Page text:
is an up to date survey of what's happening in
high bandwidth networking. It begins by describing the details of
the new networks themselves, with a chapter on fiber optics, four
chapters on cell-networking (in particular ATM and switch technology)
and one on packet networks. The rest of the book deals with more general
networking issues that raise special problems with very high bandwidths.
How do we go about producing applications, hosts and protocols that can
use gigabit bandwidths? Partridge comes to some positive conclusions:
many high bandwidth applications (for example real time video) can cope
better with delays than had been thought; increasing processor speeds and
improvements in networking code and caching algorithms will allow hosts to
cope; and, while new protocols will be needed to support new applications,
there appear to be no insurmountable problems with continuing to use
modified versions of existing TCP/IP protocols. Flow control — traffic
shaping, provision of performance guarantees and flow setup — is dealt
with in three chapters (which also touch on the always hairy problem of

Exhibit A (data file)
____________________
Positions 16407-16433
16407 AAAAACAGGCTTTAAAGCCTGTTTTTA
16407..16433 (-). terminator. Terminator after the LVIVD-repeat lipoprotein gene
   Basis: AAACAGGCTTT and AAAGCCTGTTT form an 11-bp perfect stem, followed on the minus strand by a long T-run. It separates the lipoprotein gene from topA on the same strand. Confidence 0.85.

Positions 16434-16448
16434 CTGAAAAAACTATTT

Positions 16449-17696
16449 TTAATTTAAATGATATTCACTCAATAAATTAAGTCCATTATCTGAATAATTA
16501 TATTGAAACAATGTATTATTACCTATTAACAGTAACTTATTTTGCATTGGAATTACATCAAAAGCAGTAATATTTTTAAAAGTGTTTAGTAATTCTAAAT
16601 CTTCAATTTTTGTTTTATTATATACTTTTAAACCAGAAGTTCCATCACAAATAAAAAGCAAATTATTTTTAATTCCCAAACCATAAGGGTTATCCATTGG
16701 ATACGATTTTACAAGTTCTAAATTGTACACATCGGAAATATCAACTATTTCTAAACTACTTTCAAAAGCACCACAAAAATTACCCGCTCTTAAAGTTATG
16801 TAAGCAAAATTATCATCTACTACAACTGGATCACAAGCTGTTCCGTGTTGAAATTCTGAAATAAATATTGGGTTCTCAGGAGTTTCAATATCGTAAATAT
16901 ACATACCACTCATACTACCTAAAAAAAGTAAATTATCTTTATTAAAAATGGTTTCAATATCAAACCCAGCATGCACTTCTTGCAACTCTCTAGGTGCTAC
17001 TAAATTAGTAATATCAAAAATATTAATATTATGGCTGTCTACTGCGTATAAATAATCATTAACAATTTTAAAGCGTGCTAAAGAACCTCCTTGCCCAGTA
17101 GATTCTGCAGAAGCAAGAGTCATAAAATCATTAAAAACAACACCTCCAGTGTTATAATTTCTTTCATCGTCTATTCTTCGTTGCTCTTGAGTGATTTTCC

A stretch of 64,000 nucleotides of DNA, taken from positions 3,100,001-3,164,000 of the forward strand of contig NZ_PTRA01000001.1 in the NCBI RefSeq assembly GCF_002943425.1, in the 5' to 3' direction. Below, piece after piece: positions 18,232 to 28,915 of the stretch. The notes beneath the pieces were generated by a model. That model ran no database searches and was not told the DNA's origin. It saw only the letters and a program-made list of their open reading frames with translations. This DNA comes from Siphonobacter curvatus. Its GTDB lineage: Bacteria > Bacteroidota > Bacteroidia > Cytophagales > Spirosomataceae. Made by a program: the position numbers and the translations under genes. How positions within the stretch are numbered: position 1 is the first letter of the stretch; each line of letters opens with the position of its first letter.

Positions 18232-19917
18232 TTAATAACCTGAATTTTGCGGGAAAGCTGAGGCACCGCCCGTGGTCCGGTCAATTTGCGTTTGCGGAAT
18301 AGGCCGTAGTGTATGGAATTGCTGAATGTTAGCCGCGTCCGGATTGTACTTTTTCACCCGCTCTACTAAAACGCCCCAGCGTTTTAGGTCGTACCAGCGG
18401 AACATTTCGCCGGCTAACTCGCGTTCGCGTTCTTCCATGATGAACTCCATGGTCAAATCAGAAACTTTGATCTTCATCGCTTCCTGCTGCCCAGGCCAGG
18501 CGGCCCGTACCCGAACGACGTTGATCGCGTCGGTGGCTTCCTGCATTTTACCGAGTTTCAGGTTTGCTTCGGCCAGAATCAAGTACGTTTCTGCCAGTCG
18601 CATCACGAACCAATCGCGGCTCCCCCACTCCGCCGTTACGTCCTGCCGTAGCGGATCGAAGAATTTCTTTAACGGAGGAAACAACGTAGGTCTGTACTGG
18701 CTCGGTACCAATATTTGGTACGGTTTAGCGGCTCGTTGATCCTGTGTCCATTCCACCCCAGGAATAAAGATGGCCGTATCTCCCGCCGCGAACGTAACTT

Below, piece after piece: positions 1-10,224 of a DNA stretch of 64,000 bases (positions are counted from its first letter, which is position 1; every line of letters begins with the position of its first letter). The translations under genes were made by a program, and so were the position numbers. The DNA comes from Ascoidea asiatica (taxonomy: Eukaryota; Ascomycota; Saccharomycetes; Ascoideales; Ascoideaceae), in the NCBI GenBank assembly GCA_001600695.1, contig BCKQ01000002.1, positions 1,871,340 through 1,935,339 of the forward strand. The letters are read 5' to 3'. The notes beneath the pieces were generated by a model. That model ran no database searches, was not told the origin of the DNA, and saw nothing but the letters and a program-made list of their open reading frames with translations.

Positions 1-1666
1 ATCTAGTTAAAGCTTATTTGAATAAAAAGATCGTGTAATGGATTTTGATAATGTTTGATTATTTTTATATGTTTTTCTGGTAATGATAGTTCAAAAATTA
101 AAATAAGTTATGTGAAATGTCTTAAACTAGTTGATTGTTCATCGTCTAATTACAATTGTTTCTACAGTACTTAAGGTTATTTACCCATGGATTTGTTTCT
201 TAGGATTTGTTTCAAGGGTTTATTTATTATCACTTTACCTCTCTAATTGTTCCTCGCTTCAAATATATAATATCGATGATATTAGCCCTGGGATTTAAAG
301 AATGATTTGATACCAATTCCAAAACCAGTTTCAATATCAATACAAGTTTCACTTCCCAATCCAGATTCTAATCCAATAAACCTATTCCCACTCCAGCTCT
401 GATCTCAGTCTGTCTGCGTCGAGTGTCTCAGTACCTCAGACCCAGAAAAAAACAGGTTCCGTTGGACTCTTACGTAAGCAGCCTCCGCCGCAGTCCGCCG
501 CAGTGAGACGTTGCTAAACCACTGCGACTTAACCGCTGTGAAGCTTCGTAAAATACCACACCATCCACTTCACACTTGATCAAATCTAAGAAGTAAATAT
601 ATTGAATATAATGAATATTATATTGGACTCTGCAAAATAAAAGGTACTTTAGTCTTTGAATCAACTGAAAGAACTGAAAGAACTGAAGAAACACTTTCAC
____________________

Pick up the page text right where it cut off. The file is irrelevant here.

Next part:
routing) and another looks at how to build distributed systems around
gigabit networks. There should be something for everyone in all of this.
The penultimate chapter tries to give an overview of the situation and
to peer a little into the future, and the final chapter contains advice
on how to find more information and a list of current research programs.
This, together with suggestions for further reading at the end of each
chapter and the solid overall bibliography, will make Gigabit Networking
an valuable reference.
As a broad-ranging survey of a new field that is rapidly increasing in
significance, Partridge's book should interest a wide range of people.
As well as those within the field who want an overview of what is
happening around them, those in other areas will want to know what
is in store for them: network administrators, protocol designers,
programmers of network applications, operating systems researchers
and others can get a glimpse of some of the challenges they will be
facing over the coming decades. General readers with a computing
background will also find parts of Gigabit Networking fascinating
(let's face it, "high-speed" is exciting). While a fair bit of
theory is covered, only a basic knowledge of computer architecture
and networking is assumed, and there is no intimidating mathematics
(except for one small section that assumes an understanding of Markov
chains, which should have been omitted or left to an appendix).
Partridge writes clearly and comprehensibly, and I think Gigabit
Networking is likely to be the standard introduction to the subject
for some time.
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- Related reviews:
- books about networking
- books published by Addison-Wesley